Other Types of Stainless Steel
Did you know that there are 150 different types of stainless steel? In this article, we’re only going to focus on the food grade ones. When purchasing stainless steel from steel mills, they are more familiar with grades. The following types of stainless steel aren’t as commonly used by flatware manufacturers so they never developed the 18/10 type of naming scheme.
Grade 316 stainless steel is another type of stainless steel alloy that contains 16% chromium, 10% nickel, 2% molybdenum, 2% manganese, 1% silicon, 0.3% sulfur, carbon, and iron. Iron is the primary ingredient in all stainless steel alloys. The carbon ensures that the metal is as strong as possible and the molybdenum makes the alloy more corrosive resistant and easier to weld. Because grade 316 stainless steel is so strong, it is difficult to machine. This makes it a more expensive material. It is the most rust resistant stainless steel alloy grade and is more meant for flatware that is exposed to harsh environments that have high salt content such as the beach or the sea.
Grade 430 stainless steel contains 17-18% chromium and 0.12% carbon. Because grade 430 stainless steel is ferromagnetic, it is magnetic, unlike grade 304 stainless steel which is not magnetic. It is a less expensive grade, but it is harder to form and weld which makes it more suitable for automotive trim, dishwashers, refrigerators, and the inside of clothes dryers. It is highly unlikely for flatware to contain grade 430 stainless steel.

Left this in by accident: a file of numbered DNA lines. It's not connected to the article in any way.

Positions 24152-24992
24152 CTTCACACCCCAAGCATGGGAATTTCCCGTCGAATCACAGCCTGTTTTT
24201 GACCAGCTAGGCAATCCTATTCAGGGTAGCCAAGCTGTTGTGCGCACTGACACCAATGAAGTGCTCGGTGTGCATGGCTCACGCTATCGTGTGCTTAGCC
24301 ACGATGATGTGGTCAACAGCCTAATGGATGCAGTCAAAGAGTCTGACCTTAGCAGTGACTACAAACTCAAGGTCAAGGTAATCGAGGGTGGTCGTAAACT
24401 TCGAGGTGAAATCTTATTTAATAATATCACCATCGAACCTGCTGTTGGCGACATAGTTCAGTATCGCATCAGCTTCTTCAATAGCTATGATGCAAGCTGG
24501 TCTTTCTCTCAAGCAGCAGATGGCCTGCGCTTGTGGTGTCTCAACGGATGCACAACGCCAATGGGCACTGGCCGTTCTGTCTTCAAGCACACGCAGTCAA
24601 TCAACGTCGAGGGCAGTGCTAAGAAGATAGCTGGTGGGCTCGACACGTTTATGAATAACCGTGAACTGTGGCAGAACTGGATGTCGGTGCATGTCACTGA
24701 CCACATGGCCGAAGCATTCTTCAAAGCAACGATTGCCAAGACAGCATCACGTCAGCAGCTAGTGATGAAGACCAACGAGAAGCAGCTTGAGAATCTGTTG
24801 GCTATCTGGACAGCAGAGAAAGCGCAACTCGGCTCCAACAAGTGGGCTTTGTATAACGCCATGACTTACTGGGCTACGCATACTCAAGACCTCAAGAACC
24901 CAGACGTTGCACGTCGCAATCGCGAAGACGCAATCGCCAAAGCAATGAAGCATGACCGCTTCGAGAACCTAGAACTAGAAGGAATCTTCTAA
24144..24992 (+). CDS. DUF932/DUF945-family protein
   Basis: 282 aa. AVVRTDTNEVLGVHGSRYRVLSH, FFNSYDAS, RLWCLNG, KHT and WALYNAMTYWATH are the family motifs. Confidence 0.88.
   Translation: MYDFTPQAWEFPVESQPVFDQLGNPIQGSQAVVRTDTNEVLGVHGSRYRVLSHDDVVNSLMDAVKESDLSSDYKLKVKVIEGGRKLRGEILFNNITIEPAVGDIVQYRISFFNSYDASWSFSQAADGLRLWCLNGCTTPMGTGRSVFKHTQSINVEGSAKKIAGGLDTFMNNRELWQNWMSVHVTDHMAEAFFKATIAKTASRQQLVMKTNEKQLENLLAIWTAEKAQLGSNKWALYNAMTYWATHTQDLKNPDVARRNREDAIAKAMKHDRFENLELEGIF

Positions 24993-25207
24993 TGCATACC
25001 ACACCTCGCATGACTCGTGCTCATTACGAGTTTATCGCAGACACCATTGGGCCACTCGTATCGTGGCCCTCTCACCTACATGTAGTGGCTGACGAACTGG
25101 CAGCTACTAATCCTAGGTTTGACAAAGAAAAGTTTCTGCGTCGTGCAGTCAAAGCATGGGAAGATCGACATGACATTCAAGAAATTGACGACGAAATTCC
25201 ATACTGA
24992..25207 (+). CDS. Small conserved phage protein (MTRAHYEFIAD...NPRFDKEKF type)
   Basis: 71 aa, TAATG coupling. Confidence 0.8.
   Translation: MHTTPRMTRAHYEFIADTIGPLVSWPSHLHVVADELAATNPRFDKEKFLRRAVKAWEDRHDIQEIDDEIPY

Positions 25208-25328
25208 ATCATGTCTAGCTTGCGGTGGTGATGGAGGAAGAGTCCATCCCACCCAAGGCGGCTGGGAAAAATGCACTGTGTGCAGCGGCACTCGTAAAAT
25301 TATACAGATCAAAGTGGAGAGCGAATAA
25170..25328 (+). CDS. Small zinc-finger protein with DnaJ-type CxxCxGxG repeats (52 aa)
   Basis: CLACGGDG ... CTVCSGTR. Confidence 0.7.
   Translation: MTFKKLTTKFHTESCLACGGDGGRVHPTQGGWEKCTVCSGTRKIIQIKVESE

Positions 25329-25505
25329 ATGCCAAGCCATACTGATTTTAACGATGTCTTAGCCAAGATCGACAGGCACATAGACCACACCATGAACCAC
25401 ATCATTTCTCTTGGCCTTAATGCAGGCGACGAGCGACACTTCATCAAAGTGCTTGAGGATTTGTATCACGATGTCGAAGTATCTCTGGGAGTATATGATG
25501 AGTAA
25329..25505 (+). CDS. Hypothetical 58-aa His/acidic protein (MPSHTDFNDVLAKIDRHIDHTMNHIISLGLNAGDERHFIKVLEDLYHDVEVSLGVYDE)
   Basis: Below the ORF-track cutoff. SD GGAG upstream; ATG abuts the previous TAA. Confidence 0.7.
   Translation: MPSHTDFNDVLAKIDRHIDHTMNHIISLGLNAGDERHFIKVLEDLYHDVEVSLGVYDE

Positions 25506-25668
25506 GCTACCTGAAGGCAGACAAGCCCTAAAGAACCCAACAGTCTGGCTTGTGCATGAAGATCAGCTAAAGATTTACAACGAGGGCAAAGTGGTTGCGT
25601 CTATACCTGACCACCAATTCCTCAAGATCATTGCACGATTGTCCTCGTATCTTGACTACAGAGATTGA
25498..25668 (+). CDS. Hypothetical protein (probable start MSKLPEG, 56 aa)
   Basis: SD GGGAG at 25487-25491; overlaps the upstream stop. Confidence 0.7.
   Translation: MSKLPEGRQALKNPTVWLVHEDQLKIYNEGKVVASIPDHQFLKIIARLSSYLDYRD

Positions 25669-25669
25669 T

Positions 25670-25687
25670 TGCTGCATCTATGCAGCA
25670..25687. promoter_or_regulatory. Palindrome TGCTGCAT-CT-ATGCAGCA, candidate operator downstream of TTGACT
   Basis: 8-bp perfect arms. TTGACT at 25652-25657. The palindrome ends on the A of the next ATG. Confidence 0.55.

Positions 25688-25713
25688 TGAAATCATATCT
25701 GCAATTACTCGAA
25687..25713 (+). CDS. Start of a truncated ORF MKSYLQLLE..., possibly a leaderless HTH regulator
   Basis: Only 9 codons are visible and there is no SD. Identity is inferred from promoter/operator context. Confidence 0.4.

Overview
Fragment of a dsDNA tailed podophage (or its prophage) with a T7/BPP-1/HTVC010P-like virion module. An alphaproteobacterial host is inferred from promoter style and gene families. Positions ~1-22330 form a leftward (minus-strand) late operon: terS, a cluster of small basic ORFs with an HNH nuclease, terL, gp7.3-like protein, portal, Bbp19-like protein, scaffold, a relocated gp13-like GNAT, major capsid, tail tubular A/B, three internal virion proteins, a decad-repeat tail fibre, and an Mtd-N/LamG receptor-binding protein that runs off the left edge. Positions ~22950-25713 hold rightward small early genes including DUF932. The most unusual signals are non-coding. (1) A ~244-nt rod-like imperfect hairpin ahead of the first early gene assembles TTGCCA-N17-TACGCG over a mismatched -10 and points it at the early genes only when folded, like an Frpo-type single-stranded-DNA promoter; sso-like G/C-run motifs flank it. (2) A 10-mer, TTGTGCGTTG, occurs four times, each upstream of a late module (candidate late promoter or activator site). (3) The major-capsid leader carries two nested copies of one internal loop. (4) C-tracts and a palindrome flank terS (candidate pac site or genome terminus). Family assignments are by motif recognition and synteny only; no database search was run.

Grade 440 stainless steel is the strongest type of stainless steel. Of all the different types of stainless steel, it maintains a sharp edge the longest. It does dull faster than carbon steel knives, but it is more corrosive resistant. For a composition breakdown of these grades of stainless steel, visit here.
Austenitic vs Martensitic Chromium Alloys
The 300 series grade of stainless steel are austenitic and the 400 series grade of stainless steel are martensitic. Austenitic means it’s not magnetic and martensitic means it’s a type of hard and brittle alloy composed of carbon. An easy way to tell the difference between the two grades is to check if it’s magnetic. Austenitic stainless steel is not magnetic while martensitic stainless steel is.
|grade 304||18-20% chromium and 8-10% nickel|
|grade 316||16% chromium and 10% nickel|
|grade 410||13% chromium|
|grade 420||13% chromium and high carbon content|
|grade 430||17-18% chromium and 0.12% carbon|
|grade 440||extremely high carbon content|
|18/8 or 18/10||grade 304||rust resistant||ideal for spoons and forks|
|grade 316||super corrosive resistant||ideal for high salt environments|
|13/0||grade 410||less rust resistant, but more durable||ideal for dinner and dessert knives|
|18/0||grade 420||rust resistant, but stains easily||ideal for restaurants on a budget|
|grade 430||strong, but harder to weld||ideal for appliances|
|grade 440||hardest stainless steel||ideal for high grade blades|
A more in-depth guide can be found at MachineMfg.com.